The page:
The leadership council of the Change To Win federation consists of Joseph Hansen of the United Food and Commercial Workers; James P. Hoffa of the Teamsters; Geralyn Lutty of the United Food and Commercial Workers; Mary Kay Henry of the Service Employees International Union; Arturo Rodriguez of the United Farm Workers of America; Eliseo Medina of the Service Employees Union; and Tom Woodruff of the Service Employees International Union.

So, I think, we can take it that there is no love lost for Rupert M. from such an organization. Does that mean their views should be discounted? Of course not. If the union pension funds have investments in the Murdoch media empire, they have every right to voice their opinion and concerns. But it would have been more honest journalism for The Guardian to explain exactly who Change To Win is and where they might be coming from.

Of course, if the paper had done so, then the story would have been weakened. Maybe that explains the omission. And also why the report glides over as quickly as it can this bit of contradiction: “Nonetheless News Corp shares rose during the three days of testimony, rising 0.7% to $19.76 on Thursday.”

Hmm. In the end, the only important News Corp. shareholders are the top five in voting terms: the Murdoch family and Rupert Murdoch, who control 39.74 percent of the votes in News Corp.; Alwaleed bin Talal Alsaud (7.04 percent); Invesco (1.8 percent); Bank of New York Mellon (1.19 percent); and Taube Hodson Stonex (1.07percent).

 

Bob Diamond Should Phone My Tax Accountant

I am very worried for Barclays’ CEO Bob Diamond. I don’t think he’s securing the best tax advice that’s out there, and would like to recommend my own excellent tax adviser, the Alexandria, Virginia-based Braxton Moncure of Ross & Moncure, the accountant of choice of many journalists, foreign and otherwise, plying their trade in Washington DC.

From what I can see in the current brouhaha that’s erupted in London over Barclays helping Bob out by paying his U.S. taxes, he appears to be oblivious, as does Barclays for that matter, to the double tax agreement between the U.S. and the U.K. that protects anyone – peon like me to a master of the universe like Bob – from having to pay tax on both sides of the Atlantic on the same income.

For those of you who have not followed Diamondgate, let me briefly recap. This week, Barclays revealed that Bob had to make do in 2011 on a mere £17m in pay, shares and perks.

Of course, his compensation package underlined for many the scale of multimillion-pound pay deals still being handed out to top bankers.

But what has triggered even more fury is that Barclays paid £5.7m to cover Diamond’s U.S. tax bill. That disclosure came hot foot on the recent news that Barclays has been mired in a row with HM Revenue and Customs over a couple of tax avoidance schemes that were designed to save the bank about £500m.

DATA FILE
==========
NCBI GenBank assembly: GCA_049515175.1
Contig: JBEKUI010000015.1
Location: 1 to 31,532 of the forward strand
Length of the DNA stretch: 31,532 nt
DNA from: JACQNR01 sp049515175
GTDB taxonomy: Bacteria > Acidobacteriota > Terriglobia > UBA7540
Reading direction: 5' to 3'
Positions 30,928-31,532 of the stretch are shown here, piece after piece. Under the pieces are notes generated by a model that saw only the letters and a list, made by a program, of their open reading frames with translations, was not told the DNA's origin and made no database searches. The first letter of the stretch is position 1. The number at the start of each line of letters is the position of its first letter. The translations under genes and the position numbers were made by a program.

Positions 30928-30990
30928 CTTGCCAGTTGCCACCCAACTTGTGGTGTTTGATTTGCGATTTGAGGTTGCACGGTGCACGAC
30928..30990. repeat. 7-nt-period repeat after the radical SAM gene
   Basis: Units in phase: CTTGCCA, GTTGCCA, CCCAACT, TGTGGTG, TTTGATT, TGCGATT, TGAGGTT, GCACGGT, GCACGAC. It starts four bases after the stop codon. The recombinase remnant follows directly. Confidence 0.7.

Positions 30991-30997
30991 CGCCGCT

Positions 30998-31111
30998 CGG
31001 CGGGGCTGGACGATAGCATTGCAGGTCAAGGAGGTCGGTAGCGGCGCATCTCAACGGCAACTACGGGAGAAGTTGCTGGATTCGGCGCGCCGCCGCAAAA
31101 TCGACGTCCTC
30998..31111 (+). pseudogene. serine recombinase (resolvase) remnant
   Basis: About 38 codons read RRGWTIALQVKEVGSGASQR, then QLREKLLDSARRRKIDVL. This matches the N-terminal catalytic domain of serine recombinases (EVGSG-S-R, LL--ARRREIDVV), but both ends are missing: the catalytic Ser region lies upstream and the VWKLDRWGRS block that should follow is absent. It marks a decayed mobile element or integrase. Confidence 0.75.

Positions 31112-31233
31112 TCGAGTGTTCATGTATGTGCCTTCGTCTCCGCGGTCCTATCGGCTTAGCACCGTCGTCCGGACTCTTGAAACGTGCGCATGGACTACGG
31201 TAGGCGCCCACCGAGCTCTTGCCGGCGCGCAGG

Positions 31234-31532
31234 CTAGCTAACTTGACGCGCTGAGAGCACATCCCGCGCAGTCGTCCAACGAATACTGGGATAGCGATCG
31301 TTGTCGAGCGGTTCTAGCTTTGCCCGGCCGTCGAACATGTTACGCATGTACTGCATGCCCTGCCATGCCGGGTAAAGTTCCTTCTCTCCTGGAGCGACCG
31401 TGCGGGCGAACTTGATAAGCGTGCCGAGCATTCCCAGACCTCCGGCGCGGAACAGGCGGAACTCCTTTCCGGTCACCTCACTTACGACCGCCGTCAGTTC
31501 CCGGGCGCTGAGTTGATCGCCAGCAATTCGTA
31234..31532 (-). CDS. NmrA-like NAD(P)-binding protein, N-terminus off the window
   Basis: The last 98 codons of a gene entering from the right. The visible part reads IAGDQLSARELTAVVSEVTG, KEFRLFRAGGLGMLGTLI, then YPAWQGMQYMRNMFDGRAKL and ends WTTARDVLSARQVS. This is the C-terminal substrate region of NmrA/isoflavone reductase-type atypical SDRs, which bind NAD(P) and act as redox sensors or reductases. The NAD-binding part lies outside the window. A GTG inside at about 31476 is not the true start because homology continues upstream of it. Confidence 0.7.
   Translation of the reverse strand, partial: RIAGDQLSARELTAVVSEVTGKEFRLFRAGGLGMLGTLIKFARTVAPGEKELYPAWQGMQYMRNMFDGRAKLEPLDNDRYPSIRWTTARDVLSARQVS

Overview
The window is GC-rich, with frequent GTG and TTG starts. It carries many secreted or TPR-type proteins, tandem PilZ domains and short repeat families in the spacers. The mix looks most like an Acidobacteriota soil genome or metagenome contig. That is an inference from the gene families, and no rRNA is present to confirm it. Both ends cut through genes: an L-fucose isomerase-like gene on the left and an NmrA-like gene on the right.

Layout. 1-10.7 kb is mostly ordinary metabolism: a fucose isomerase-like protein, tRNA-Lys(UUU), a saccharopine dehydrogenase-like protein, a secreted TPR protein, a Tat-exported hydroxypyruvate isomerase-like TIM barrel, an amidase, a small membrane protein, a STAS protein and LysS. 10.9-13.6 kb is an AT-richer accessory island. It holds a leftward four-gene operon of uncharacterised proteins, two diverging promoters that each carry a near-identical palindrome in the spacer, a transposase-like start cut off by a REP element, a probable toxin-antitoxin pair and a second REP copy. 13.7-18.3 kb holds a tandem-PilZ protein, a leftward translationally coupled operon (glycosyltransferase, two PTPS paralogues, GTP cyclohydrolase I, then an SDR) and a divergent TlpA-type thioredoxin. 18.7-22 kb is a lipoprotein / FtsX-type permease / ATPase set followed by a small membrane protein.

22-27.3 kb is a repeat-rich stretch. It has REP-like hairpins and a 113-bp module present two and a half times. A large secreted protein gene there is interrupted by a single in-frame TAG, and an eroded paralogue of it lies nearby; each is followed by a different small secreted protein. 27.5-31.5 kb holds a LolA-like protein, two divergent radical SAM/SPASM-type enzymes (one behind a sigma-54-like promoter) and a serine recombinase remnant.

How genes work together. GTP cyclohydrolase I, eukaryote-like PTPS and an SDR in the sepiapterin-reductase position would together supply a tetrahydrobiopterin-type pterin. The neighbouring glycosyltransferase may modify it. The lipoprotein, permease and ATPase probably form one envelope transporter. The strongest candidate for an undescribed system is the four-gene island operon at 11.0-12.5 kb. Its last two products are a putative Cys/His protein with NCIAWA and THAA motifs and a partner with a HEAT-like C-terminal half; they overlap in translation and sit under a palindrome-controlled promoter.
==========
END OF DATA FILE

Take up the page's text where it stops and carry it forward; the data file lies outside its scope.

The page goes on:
The news of Bob’s nice tax perk prompted Liberal Democrat peer Lord Oakeshott to remark: “The only tax Barclays pays seems to be for Bob on his bonus.”

And some institutional shareholders – including Standard Life, Aviva and Scottish Widows – are threatening to vote against Diamond’s remuneration package at the bank’s annual general meeting later this month.

Their disapproval has mounted since the Association of British Insurers announced that the package possibly breaches corporate governance codes. The ABI is concerned about the scale of the remuneration package given that Diamond himself acknowledges the bank’s performance last year was “unacceptable”. In February, Barclays reported a three percent fall in profits. The Daily Mail has a nice little graph here showing how Bob has profited while the bank’s share price has tumbled.

And the association suspects that the decision by Barclays to pay UK tax authorities £5.7m on behalf of Diamond may fall foul of their guidelines that companies “should not seek to make changes to any element of executive remuneration to compensate participants for changes in their personal status.” Whether anything comes from shareholder ire, who knows. Last year, the ABI and some institutional shareholders protested at the remuneration packages of top Barclays executives but nothing much came of it.

Bob’s UK tax bill was incurred when he relocated from New York to London on his promotion to CEO in January 2011. The bank has an agreement with Bob to compensate him, if he has to pay tax on the same income twice — in the UK and US.